Visitor looks at the IMAGINING section of the Smithsonian’s Anacostia Community Museum’s exhibition, Men of Change: Taking it to the Streets in Deanwood, DC. Credit: Smithsonian’s Anacostia Community Museum

Marquette Foley, Curator, Smithsonian Institution Traveling Exhibitions (SITES) explains that “The exhibition is meant to stream African American culture, what it takes to achieve our better selves and what it means to embrace community.” The exhibition is also about “myth-breaking” and not letting stereotypes define you or as Foley deftly states, “Who tells the story, owns the story.”

In reaction to the wave of shootings that have led to the death of so many Black men at the hands of police who are almost always acquitted, the exhibition seeks to humanize Black men whom American society too often demonizes. Foley hopes that the exhibition will “open the landscape of our American greatness and provide examples of excellence for kids and adults.” She adds that the people represented in the exhibition are human examples of greatness who just happen to be Black men.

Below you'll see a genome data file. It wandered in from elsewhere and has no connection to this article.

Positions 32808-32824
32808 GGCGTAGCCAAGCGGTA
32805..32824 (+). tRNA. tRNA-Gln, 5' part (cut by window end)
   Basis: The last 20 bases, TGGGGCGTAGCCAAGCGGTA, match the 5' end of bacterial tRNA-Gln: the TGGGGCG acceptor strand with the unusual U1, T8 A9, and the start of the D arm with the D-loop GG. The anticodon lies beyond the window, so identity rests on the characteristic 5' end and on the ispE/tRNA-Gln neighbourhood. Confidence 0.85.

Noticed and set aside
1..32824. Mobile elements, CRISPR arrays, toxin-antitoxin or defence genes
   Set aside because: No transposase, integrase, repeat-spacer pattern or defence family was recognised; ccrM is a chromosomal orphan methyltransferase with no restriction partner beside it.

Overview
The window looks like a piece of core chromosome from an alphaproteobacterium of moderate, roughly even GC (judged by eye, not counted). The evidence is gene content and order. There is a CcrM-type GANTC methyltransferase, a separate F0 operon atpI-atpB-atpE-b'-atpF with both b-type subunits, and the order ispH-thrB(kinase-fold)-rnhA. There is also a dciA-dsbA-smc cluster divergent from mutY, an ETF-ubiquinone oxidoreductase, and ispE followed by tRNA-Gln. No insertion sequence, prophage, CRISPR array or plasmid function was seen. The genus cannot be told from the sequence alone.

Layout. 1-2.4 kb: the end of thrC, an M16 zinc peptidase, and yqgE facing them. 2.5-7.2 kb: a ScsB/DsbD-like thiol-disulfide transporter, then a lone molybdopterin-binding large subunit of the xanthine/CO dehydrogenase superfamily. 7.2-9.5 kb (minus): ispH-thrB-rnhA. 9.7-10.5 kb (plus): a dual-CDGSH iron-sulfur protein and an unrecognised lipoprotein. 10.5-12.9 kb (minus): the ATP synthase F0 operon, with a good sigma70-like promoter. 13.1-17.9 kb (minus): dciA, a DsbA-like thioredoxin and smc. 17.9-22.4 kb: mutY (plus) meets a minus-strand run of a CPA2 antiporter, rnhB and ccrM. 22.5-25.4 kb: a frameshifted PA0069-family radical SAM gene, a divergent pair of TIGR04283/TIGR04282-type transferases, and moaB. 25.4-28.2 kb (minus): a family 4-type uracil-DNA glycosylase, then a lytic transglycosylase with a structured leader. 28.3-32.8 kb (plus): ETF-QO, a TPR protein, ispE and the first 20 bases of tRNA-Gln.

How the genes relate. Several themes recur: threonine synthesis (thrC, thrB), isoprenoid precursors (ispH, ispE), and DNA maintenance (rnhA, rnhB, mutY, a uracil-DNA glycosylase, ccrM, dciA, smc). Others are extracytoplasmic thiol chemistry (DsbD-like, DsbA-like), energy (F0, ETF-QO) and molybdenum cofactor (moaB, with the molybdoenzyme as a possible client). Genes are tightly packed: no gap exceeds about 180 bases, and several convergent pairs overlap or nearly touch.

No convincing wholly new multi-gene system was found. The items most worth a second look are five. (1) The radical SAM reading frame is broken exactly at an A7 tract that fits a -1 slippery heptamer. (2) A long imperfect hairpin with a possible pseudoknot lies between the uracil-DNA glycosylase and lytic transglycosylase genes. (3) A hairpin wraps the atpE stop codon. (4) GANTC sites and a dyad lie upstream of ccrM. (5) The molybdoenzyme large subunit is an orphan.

Deanwood Impact
Creating an outdoor exhibition in fewer than ten weeks presented a number of challenges.  To accomplish their goal, ACM worked with Brooklyn-based architect Jonathan Jackson to design the display. ACM also worked closely with Lloyd Smith, a third-generation Ward 7-based community organizer, other members of the Deanwood community and Ron Brown High School.

The exhibition has given ACM the opportunity for deeper engagement with Ron Brown HS and the community through a series of public programs including student art exhibitions and a walking tour narrated by Brown HS alum Christian Johnson who currently attends Howard University. The tour is downloadable as a podcast and available free of charge (see link below). The community has even worked on compiling a list of extraordinary local men for a “Deanwood Men of Change” display which Jones says will be erected sometime in March.